One of the great classical record covers of all time, now almost 50 years old, is Columbia MS 6349. In the center, filling up almost the entire 12 ½ x 12 ½-inch surface, is a blazingly bright bronze part of a chamberlain’s key from the period of Czar Alexander II, standing out in stark contrast against a plain black background. Above the winged two-headed beast, crown and cross are the elegant letters: “World Premiere Recording,” “The Philadelphia Orchestra, Eugene Ormandy, Conductor,” “Tchaikovsky-Symphony No. 7 in E-Flat Major.” To a teenager who was beginning to learn a bit about classical music and was familiar with Tchaikovsky’s 4th, 5th and 6th symphonies, this recording was magical, almost like the discovery of buried treasure, as well as a surprise. A 7th Symphony? Really?
Yes, really, and the North Carolina Symphony, under the energetic direction of resident conductor William Henry Curry, brought this musical rarity to vivid life in its Duke Medicine subscription concert series at Meymandi Concert Hall.
The 7th symphony is now identified more accurately as Tchaikovsky’s work, “edited by” Semyon Bogatiryov in the 1950s, and it might even contain some scoring by Sergei Taneyev from the late 1890s, too. Nevertheless, the symphony is full-blooded Russian romanticism from the waning days of the 19th century, and it was played with great gusto by the orchestra, although before a surprisingly less-than-full auditorium.
Those familiar with the broad range of Tchaikovsky’s compositions already might know this symphony in its other incarnations: the beginning of his rarely-played Piano Concerto No. 3, part of his Andante for Piano and Orchestra and a portion of a set of piano pieces from Op. 72. In that regard, the symphony might be considered at best a kind of grab-bag of musical ideas, but when all put together it comes together quite nicely.
The opening allegro brilliante movement has passages that sound like not-so-distant relatives of parts of the composer’s Symphony No. 1, and part of the theme in the second (andante) movement is as emotionally charged as the soaring theme in the Romeo and Juliet Fantasy-Overture that opened the Raleigh concert. The whirling figures from strings and winds (and harp) in the third (vivace assai) movement could easily have come from a section of ballet (the Nutcracker, perhaps?). The heroic allegro maestoso finale opens with a furious six-note statement and includes a grand march, complete with snare drum and Sousa-like flute passages, that almost rivals the ending to the Fifth Symphony.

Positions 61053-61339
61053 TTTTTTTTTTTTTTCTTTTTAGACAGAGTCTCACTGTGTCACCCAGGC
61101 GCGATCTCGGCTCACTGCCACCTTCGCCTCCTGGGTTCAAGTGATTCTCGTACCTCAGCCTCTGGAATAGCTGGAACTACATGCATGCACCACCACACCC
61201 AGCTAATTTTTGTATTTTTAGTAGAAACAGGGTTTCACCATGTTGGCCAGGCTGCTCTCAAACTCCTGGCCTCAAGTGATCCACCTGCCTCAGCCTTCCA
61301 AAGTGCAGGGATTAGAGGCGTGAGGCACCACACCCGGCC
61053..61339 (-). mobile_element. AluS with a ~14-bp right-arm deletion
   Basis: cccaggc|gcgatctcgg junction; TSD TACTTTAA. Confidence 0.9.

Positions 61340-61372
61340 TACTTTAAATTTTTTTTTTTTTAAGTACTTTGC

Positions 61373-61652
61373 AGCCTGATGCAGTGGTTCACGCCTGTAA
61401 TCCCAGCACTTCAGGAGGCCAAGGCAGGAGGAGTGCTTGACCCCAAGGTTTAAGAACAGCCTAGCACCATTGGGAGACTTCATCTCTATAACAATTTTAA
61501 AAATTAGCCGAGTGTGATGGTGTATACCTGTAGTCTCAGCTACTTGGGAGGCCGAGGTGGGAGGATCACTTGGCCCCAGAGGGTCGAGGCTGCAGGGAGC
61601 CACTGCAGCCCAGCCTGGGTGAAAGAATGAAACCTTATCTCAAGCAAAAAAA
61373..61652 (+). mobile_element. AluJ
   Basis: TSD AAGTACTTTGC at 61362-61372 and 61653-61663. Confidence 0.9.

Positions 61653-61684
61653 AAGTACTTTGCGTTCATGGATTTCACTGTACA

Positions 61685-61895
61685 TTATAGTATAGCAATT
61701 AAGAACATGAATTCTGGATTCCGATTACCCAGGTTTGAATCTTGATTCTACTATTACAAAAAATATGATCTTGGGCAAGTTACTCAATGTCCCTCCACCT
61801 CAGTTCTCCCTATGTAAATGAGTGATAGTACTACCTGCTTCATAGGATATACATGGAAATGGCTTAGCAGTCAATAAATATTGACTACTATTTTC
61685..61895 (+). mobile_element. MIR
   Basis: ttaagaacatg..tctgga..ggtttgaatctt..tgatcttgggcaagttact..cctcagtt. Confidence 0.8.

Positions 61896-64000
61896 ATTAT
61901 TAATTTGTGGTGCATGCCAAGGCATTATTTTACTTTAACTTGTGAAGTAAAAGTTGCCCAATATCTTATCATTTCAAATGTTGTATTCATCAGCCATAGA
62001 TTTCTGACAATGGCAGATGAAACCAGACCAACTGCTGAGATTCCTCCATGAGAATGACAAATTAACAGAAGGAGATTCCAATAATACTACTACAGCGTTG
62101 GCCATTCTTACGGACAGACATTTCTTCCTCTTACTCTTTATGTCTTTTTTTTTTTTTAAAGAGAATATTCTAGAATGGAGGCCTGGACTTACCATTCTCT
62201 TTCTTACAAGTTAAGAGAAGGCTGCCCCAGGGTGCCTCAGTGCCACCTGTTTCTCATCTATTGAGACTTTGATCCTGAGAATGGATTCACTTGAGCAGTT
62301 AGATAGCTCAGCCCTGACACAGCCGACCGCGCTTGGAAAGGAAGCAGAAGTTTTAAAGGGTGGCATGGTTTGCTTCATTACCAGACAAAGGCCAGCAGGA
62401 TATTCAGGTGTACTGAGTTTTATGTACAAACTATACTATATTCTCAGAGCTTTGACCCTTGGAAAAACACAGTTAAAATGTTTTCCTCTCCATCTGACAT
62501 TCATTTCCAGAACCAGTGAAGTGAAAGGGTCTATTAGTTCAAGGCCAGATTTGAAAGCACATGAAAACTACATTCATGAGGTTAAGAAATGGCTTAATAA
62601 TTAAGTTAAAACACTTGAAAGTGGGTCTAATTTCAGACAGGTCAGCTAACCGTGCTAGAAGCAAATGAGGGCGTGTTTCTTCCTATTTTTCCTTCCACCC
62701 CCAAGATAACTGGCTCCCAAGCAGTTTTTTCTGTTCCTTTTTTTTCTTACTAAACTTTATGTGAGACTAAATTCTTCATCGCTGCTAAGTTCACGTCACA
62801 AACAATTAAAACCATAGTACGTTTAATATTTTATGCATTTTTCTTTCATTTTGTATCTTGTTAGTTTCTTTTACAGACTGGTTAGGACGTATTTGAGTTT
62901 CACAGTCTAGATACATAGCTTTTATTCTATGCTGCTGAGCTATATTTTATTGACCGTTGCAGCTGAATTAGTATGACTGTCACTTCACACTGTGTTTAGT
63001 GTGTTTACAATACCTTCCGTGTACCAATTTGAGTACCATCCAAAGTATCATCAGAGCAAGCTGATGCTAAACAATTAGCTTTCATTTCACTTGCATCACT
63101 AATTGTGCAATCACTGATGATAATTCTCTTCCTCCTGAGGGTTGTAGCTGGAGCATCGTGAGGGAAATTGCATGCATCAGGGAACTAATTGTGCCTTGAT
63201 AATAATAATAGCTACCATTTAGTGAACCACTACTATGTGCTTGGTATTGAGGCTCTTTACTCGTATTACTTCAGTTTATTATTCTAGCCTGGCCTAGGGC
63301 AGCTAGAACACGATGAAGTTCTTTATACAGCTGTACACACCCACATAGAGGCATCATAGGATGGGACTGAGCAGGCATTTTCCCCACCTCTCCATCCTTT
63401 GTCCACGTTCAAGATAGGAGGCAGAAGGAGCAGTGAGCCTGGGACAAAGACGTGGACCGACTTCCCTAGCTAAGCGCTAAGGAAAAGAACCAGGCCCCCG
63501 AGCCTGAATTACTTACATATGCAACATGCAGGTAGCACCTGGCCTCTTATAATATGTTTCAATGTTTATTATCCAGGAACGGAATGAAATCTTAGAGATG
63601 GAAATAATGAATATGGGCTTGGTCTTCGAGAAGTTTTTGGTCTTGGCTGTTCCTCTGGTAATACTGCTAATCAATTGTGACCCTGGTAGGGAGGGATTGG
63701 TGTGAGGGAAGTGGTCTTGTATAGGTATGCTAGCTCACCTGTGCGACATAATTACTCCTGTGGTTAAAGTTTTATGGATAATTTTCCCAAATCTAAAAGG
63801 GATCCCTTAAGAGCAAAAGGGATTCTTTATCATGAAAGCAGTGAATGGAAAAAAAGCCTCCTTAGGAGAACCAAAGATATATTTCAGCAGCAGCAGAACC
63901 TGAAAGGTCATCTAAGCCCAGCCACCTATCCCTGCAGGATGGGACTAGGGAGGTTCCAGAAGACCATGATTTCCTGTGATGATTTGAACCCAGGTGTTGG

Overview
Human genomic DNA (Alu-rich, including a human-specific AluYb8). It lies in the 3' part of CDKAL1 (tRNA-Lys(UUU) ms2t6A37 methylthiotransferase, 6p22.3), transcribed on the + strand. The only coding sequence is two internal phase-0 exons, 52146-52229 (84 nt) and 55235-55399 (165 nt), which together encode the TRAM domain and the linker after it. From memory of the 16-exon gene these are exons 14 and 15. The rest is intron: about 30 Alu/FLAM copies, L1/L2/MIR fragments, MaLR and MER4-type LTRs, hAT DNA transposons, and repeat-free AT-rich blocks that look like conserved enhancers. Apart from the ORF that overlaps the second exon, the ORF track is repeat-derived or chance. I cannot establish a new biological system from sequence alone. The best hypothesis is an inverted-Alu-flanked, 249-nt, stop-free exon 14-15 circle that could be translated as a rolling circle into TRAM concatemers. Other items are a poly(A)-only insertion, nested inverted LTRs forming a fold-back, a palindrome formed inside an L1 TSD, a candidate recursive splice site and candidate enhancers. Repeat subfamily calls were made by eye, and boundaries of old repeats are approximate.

As with many of Tchaikovsky’s compositions, strong brass and wind sections are required, and on this count, the NC Symphony players acquitted themselves with distinction. Whether in exposed lines and passages or as foundations for other sections, the trumpets, trombones, French horns, and tuba excelled, coming close to raising the rafters at the end of the fourth movement; and the flutes, piccolo, oboes, clarinets, and bassoons offered a fine blend of contrasting voices in their passages. All string sections projected clarity and precision, and they were soft and lush or strong and bold as the score required. Curry, a Tchaikovsky fan, has called the work the greatest symphony that nobody knows, and the folks at Sony-Columbia have not seen fit to re-release Ormandy’s wonderful 1962 recording on compact disc. More’s the pity. Curry and the NCS deserve praise for both rescuing the work from obscurity and giving it such a spirited reading.
Two other pieces offered more of Tchaikovsky’s beautiful melody and more of the orchestra’s sparkling playing. Principal cellist Bonnie Thron infused the “Variations on a Rococo Theme,” Op. 33, with a huge dose of energy and spirited playing, as well as moments of quiet introspection, and she received fine support from the orchestra throughout. The main theme is deceptively simple, in contrast with variations that are at times fiendishly complex, requiring the nimblest of fingering, some double-stopping, and finding the right pitch at the absolute highest register of the instrument. Ms. Thron’s playing of the more lyrical passages that strayed farthest from the core of the main theme was especially fine, although at times her light touch caused some notes to disappear behind the orchestra. For the most part, however, her cello stayed at the forefront. There were several nice duets between the cello and other instruments, too, and she certainly nailed the devilishly fast seventh variation to bring the piece to an end.
Even though the subject matter of the Romeo and Juliet Fantasy-Overture has a highly charged emotional character, Tchaikovsky at age 29 poured his own sense of emotion into the work, creating a gorgeous melody for a dramatic musical retelling of the doomed lovers’ story. The tension that builds in the winds and basses at the opening gradually unfolds into a full-blown theme of great beauty, one of the composer’s best, and the orchestra gave perhaps its finest playing of the night on this piece. Curry directed some of the string passages in a slightly slower tempo than one might be used to, and the players responded with a truly wonderful sound that never dragged. The brasses and winds provided nice contrast to the strings — the trumpets were especially crisp in advance of forte passages, and the French horns and winds were wonderful in the hymn-like passage leading to the stirring conclusion.
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